Is 3D Printing The Future Of Transplants?
3D Printing made it possible for a 22 year old woman from the Netherlands to survive. This young lady had headaches and was slowly losing her eye sight due to her skull thickening from 1.5cm to 5 cm. Needing to do something to keep the essential brain functions working properly, she underwent a 23 hour procedure to remove the cranium and replace it with the new 3D printed version. The operation was completed by neurosurgeons at the University Medical Centre Utrecht and is the first successful 3D printed skull of this magnitude that has not been rejected by the patient.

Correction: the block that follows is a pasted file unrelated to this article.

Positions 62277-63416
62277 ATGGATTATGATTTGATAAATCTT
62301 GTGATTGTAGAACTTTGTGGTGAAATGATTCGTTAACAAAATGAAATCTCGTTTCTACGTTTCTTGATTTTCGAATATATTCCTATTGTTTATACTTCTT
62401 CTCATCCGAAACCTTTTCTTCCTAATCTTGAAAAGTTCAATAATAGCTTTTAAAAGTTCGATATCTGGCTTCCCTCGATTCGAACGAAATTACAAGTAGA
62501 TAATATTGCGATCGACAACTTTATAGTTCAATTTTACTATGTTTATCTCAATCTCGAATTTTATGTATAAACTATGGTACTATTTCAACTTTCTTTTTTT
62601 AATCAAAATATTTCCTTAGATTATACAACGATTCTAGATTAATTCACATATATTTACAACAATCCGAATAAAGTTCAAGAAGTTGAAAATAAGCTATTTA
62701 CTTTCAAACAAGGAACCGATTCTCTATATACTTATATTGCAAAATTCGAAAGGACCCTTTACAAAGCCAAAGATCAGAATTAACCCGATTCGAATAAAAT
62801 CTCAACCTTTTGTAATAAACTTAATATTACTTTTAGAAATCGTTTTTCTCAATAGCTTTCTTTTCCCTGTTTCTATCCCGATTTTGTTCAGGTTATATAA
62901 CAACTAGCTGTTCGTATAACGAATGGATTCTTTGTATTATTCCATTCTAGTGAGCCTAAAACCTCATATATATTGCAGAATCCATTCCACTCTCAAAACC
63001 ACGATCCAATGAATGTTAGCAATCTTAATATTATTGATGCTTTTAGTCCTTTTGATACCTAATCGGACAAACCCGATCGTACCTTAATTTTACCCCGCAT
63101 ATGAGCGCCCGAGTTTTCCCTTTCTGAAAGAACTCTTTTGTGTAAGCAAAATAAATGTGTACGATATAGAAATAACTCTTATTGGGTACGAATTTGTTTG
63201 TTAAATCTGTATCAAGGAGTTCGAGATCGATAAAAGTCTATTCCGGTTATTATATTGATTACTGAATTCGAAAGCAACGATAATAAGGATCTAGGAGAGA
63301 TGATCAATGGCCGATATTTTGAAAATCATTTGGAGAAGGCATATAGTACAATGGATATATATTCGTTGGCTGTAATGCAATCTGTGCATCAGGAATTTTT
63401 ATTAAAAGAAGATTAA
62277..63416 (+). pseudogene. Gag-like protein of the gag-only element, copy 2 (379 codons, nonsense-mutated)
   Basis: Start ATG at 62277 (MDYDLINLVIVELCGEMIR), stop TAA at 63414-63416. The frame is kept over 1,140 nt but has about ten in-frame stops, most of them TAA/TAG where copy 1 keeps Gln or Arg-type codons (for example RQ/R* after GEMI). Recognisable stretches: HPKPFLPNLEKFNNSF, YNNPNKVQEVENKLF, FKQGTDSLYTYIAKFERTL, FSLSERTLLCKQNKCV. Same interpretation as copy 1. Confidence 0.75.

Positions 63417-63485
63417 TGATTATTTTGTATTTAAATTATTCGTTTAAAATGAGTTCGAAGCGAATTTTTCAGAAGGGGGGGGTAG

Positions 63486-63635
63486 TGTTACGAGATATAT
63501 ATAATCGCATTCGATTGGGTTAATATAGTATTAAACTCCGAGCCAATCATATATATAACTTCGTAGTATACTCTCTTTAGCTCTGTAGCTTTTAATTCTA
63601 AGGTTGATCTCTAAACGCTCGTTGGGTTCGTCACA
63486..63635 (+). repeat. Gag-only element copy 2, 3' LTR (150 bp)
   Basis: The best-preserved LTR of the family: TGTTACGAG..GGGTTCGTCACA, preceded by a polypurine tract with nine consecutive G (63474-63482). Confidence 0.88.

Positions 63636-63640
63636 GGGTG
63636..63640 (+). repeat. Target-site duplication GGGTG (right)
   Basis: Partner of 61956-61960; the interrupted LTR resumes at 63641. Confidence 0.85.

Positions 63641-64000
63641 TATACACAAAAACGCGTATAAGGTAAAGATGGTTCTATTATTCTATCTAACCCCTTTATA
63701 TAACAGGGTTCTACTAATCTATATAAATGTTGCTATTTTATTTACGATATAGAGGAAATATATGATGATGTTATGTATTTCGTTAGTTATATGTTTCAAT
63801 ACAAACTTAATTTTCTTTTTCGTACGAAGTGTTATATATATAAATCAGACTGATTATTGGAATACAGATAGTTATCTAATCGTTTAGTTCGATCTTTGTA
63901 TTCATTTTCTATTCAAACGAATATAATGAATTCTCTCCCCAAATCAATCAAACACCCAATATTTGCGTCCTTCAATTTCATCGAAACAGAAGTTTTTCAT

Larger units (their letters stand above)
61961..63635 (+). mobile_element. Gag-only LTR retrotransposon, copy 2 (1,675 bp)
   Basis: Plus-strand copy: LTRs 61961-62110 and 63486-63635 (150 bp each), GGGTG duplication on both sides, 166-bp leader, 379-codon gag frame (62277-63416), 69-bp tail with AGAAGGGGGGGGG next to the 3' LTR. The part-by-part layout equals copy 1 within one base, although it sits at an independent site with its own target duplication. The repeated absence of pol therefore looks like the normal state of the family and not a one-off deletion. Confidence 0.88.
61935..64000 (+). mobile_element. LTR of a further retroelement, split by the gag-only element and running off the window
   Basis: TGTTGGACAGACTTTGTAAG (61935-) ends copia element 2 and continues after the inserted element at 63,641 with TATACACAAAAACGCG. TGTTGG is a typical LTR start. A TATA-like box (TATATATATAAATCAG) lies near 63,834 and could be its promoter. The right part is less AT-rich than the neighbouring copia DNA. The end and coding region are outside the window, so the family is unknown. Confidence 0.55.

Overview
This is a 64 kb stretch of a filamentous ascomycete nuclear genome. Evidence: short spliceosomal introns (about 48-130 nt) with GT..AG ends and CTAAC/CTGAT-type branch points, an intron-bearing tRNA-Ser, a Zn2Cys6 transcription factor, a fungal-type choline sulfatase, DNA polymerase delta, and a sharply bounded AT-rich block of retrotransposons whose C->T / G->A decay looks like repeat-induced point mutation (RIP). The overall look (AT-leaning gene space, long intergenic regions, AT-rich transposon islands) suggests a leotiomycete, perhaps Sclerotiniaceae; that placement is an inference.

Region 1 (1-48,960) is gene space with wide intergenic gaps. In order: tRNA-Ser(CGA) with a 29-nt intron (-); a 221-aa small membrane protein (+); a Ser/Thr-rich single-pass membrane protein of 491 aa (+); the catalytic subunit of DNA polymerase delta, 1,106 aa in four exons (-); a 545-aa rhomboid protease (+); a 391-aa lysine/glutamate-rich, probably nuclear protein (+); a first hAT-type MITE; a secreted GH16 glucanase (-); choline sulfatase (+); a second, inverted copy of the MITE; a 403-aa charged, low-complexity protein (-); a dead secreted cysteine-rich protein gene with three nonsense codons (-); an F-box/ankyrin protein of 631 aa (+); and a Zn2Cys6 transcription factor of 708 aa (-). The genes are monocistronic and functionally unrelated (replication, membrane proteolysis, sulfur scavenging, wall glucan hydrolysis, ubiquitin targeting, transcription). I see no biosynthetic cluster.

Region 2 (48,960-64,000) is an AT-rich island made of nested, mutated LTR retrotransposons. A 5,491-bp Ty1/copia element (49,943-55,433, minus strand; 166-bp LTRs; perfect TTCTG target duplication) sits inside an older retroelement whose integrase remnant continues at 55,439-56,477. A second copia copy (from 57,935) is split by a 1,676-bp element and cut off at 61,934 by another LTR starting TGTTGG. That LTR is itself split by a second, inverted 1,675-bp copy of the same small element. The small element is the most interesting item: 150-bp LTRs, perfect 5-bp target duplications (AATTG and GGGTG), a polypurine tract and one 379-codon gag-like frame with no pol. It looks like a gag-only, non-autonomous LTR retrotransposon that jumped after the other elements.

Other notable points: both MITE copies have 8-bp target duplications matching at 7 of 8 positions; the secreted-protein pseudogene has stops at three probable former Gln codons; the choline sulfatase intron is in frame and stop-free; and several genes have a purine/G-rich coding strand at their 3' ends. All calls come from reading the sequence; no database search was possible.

Usually what happens in brain swelling cases is during the surgery; part of the skull is taken out to allow for the pressure to decrease and then is put back at a later date or a cement replica is created. While the cement replica is usually a close fit, it’s not a perfect fit, and sometimes it is not the most aesthetically pleasing for the patient. These 3D replicas are an exact fit and in this case and others, where a smaller plastic piece has been created, patients tend to hardly notice a change in skull shape. Research is also showing that the brain recovers better using the 3D plastic models, than its alternatives.
Thanks to the advance of 3D printing, this young lady from the Netherlands is symptom free, has her full vision back and is back to work. I can’t wait to see what the future holds for 3D printing and medicine.